You see, I’ve been drinking this stuff my whole life, this wonderful soy milk packaged in a juice box-like container. Not the chocolate flavored or honeydew ones–those I believe are more recent, but the original and malt ones anyways. My family had it in Hong Kong and there are various places that you can get it in the US. I’ve even had it in bottle form in Hong Kong. My brother and I used to get a bottle (or 2) after swimming like every day of the week.


November 16, 2006 at 1:36 AM | Art, Food, Site/Personal | No Comments

I had about an hour or so to kill during my layover in Seattle on my way back from Alaska. I’d been to the Seattle-Tacoma International airport (known as “Sea-Tac”) before, but the last time that I was there (just a little over a week prior), I only had enough time to get to my departure gate. And plus it was late and all of the shops were closed/closing down. All that I got to see were gates, the same old newsstands, and empty eateries. My return trip, however, gave me an opportunity to see a little more.

The chance to explore an airport is something that I have mixed feelings about. On the one hand, if its an airport that you’ve never been to, with lots to see, and you’ve got some time to kill, sure, it’s a fantastic time to check things out. On the other hand, if there’s too much time between flights or the airport has little/nothing to see, it can be sheer torture (ie. Manila International Airport). Plus, things in airports tend to be on the expensive side. Like when I was at Chicago O’Hare, I looked over a McDonald’s menu (there were McDonald’s everywhere), thinking that prices for fast food chains would be standardized. Not the case. Everything on there was a multitude more expensive than any McDonald’s on the outside. The Dollar Menu was nowhere to be found.

So back to Seattle. Apart from California, I’ve never really spent a lot of time on the west coast. As a matter of fact, I’m not even sure if Seattle is considered west coast because its kind of northwest… I dunno. Anyways, Seattle certainly looks like a fascinating city from above the night skies. It wasn’t a big perfect grid of orange lights like Chicago; and it most certainly wasn’t a big black abyss like Kansas City. No, it was filled with different colored lights in an array of different shapes, curving along contours. It looked alive. But since this was the summation of all my interaction with the city of Seattle outside of the airport–that is, through airplane windows, I won’t even attempt to write about the city. But I will say that it has piqued my curiosity.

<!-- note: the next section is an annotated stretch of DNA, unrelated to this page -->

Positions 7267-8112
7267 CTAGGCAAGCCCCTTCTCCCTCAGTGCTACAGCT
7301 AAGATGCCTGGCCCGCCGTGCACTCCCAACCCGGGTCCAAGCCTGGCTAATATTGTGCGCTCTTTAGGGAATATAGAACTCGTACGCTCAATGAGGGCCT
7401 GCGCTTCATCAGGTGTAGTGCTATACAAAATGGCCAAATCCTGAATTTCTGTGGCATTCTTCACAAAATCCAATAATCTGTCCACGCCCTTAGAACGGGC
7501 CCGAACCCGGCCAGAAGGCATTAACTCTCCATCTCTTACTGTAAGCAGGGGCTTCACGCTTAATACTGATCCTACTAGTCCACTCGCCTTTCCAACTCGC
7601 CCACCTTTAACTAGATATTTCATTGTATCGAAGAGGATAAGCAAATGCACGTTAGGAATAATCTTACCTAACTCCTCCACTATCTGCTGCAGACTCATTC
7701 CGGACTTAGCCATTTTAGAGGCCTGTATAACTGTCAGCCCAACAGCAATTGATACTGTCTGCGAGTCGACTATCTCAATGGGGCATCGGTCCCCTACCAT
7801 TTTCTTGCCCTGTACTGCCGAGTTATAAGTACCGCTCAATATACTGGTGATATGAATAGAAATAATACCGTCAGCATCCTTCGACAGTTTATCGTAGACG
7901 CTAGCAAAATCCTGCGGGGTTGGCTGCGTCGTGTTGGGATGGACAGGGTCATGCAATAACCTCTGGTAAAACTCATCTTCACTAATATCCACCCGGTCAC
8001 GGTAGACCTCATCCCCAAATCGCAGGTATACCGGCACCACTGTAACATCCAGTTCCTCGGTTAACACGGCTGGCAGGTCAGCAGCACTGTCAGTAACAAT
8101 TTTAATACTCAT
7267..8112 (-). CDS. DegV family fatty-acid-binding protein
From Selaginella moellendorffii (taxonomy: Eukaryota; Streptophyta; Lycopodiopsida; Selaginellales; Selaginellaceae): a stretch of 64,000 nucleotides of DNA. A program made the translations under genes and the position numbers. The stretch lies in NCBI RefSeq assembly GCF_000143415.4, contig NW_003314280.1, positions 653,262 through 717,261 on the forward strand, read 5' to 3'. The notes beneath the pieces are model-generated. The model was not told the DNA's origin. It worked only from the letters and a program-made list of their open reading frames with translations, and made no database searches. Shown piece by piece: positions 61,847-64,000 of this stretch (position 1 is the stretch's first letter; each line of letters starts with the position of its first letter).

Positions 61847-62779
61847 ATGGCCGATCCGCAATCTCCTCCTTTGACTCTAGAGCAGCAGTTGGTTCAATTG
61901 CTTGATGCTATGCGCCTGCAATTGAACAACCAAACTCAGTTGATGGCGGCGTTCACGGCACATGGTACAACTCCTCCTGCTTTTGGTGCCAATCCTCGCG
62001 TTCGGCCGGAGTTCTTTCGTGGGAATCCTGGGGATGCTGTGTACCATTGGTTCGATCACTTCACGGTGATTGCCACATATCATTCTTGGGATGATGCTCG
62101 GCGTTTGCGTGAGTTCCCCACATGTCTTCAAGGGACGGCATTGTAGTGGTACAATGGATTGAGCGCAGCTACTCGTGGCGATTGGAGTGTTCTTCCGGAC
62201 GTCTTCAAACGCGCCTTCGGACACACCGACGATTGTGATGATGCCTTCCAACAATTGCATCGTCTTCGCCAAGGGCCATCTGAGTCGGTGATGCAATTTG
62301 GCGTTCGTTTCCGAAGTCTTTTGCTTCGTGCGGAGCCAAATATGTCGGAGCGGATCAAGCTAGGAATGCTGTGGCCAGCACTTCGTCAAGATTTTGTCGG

No, instead, I will say what I can about the hour or so that I spent in the airport, waiting for my flight to Denver. Wait, I lied. I really need to start from the departure gate in Alaska, which is where I was flying into Seattle from. There was about half an hour before the plane boarded and I was sitting at the packed gate, just waiting. Seats were scarce and I found myself sitting next to this woman who was sleeping, kind of sprawled over across 2 seats. I mean there were plenty of open seats, but they were seats right next to people or between people. Or they were handicap seats. You can’t sit next to a stranger and be comfortable. You have got to have a buffer seat or two, like at a movie theater. The seat that I had settled for was not great, because I was sitting directly next to some stranger, but at least that stranger was asleep, so it made it easier to bear. On the other side of me was an empty handicap seat. Waiting, just waiting. They say you should get to the airport at least an hour before your flight (even more for international flights), and I always try to do just that. But waiting for a plane to start boarding is so excruciating. I put my hands in my pockets, stared at my shoes.

This was when this girl with a backpack and a pillow (a full-size pillow, not one of those inflatable U-shaped flight pillows) came up to where I was sitting and eyed the open seat to my left. There was a moment of hesitation as she realized that it was marked handicap and looked around the room for a different seat with buffers, but with no such luck. Silly girl, if there had been one, I would have gotten it. She turned around, sat down, looked at me and smiled.

“Hey… you’re not handicapped.”